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GenePlan - Integrating evolutionary processes and systematic conservation planning

GenePlan - Integrating evolutionary processes and systematic conservation planning

Given the global biodiversity crisis, prioritizing conservation areas has been a major goal of conservation biology. Two major strategies have been used for that purpose: the hotspots approach (2) and Systematic Conservation Planning (SCP). It has been recognized that evolutionary processes that generate and maintain biodiversity should be accounted in conservation prioritization, including the major components of genetic diversity: the neutral and the adaptive. Some attempts have been made to incorporate evolutionary processes in the hotspots approach, but the same is not true with SCP. 

With the current proposal we wish to develop pioneering approaches and tools to incorporate evolutionary processes into conservation planning. These approaches will be applied in a case-study considering herptiles of the Iberian Peninsula.

The ultimate objective is to identify priority areas for the conservation of herptiles species which assure persistence of the evolutionary processes that generate and maintain biodiversity. We will combine molecular, spatial and decision analyses in order to answer the following questions:

(a) Which areas in the Iberia Peninsula concentrate both taxa with a long evolutionary history and endemic taxa?

(b) Which areas in the Iberia Peninsula concentrate high genetic divergence for multiple species?

(c) Which environmental factors are related with intraspecific variation?

(d) What is the minimum set of areas of the Iberian Peninsula which should be priority conserved in order to assure both representation and long time persistence of amphibians and reptiles?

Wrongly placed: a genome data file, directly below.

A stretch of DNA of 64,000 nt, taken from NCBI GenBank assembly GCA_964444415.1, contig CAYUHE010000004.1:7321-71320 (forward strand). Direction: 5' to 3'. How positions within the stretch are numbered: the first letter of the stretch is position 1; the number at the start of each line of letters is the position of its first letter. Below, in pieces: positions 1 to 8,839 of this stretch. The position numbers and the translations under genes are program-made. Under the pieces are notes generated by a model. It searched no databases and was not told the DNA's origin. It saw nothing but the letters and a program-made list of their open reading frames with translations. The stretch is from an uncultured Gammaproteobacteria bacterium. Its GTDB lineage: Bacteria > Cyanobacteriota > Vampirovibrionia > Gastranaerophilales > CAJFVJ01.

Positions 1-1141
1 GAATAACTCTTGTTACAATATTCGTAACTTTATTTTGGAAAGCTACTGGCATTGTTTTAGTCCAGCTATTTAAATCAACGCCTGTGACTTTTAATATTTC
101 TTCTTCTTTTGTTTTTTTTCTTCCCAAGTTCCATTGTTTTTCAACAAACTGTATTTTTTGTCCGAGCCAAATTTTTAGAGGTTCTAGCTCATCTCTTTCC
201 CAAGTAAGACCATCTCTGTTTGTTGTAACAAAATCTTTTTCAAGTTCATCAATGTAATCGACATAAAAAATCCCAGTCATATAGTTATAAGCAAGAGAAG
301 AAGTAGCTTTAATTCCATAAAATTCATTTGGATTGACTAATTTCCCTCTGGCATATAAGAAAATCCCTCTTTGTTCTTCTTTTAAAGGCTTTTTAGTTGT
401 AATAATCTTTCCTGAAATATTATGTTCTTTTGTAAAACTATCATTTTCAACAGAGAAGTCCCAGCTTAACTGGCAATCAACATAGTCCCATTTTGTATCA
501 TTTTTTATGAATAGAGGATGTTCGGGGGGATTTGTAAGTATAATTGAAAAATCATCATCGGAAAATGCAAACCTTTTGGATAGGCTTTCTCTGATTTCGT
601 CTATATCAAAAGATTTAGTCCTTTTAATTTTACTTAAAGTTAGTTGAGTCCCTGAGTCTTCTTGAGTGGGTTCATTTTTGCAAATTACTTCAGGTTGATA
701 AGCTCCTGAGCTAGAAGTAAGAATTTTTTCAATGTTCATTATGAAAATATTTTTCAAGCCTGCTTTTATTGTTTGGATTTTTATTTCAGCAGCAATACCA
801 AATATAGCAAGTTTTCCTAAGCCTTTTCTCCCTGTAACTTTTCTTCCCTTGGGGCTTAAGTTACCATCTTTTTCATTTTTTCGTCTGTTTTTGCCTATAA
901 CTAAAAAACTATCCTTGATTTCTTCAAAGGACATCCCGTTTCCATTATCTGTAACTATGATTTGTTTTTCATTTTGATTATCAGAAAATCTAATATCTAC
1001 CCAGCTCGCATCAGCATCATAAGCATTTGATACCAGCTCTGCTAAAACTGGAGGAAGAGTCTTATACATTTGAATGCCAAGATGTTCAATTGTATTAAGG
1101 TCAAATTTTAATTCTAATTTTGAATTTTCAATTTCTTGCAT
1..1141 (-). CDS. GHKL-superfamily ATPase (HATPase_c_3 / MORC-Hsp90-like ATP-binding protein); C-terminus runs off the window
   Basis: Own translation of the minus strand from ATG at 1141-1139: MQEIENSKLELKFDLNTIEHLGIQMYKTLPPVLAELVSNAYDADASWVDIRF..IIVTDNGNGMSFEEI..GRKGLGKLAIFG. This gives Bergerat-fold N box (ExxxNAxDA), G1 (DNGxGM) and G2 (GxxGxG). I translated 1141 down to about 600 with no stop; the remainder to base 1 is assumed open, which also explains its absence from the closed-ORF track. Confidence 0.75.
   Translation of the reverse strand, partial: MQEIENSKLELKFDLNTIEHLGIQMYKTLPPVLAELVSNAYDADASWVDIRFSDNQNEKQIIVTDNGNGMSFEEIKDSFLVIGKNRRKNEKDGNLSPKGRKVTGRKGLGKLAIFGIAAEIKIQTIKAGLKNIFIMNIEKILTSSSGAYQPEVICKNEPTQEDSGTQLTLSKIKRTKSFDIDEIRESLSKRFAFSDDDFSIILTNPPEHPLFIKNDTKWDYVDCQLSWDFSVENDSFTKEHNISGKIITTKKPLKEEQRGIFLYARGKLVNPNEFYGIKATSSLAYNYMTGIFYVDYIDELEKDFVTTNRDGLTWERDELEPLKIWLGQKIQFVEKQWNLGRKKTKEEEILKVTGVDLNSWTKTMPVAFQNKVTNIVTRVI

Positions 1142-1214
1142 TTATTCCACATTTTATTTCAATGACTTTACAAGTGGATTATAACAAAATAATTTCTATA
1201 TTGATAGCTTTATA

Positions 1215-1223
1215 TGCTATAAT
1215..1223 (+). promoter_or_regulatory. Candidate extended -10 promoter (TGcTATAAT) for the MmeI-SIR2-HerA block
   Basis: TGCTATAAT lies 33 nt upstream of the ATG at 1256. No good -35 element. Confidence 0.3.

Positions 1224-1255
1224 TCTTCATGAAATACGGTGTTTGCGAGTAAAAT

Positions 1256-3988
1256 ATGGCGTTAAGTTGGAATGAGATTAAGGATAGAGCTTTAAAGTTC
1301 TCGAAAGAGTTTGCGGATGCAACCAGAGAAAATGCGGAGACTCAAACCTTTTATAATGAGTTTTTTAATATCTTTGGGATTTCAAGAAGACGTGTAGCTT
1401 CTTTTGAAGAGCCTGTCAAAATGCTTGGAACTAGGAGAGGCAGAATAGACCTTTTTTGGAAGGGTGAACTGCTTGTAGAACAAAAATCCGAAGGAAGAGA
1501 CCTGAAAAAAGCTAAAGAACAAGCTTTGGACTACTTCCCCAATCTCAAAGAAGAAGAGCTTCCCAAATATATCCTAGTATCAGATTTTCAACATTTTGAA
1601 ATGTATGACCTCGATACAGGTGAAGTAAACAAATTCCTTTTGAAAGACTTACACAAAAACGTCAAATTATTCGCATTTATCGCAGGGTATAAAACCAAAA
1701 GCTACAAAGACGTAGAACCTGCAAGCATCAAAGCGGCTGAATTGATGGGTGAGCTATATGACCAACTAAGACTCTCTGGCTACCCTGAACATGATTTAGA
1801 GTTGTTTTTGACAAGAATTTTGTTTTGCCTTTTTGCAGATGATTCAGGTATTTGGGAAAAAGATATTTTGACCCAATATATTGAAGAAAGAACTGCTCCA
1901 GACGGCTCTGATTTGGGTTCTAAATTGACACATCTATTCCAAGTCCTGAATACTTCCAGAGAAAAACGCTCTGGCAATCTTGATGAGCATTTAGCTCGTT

A computational tool will be used to spatially identify those areas within the Iberian Peninsula which should be priority conserved in order to assure both representation and long time persistence of amphibians and reptiles. Particular focuses will be put on areas where evolutionary processes have played major roles in shaping, maintaining and generating biodiversity and its geographical patterns.

The project will contribute to enhance conservation prioritization practices, promoting methods that will improve cost-efficiency of conservation actions. Thus, we expect this project to have positive repercussions both at the scientific and technical levels and to influence future conservation policy.

Team
Principal Investigator
Sílvia Ricardo Benoliel de Carvalho

Sílvia Ricardo Benoliel de Carvalho

Position: Auxiliary Researcher
Groups:
BIODESERTS, THEOECO
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Researchers
José Carlos Alcobia Rogado de Brito

José Carlos Alcobia Rogado de Brito

Position: Principal Researcher
Group:
BIODESERTS
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Other members
Salvador Carranza Gil-Dolz del Castellar, Hugh Phillip Possingham, Craig Moritz
State
Concluded
Proponent Institution
CIBIO
Funded by
Fundação para a Ciência e Tecnologia /Programa COMPETE
Dates
2012 (Duration: 3 years)
Reference
PTDC/BIA-BIC/118624/2010
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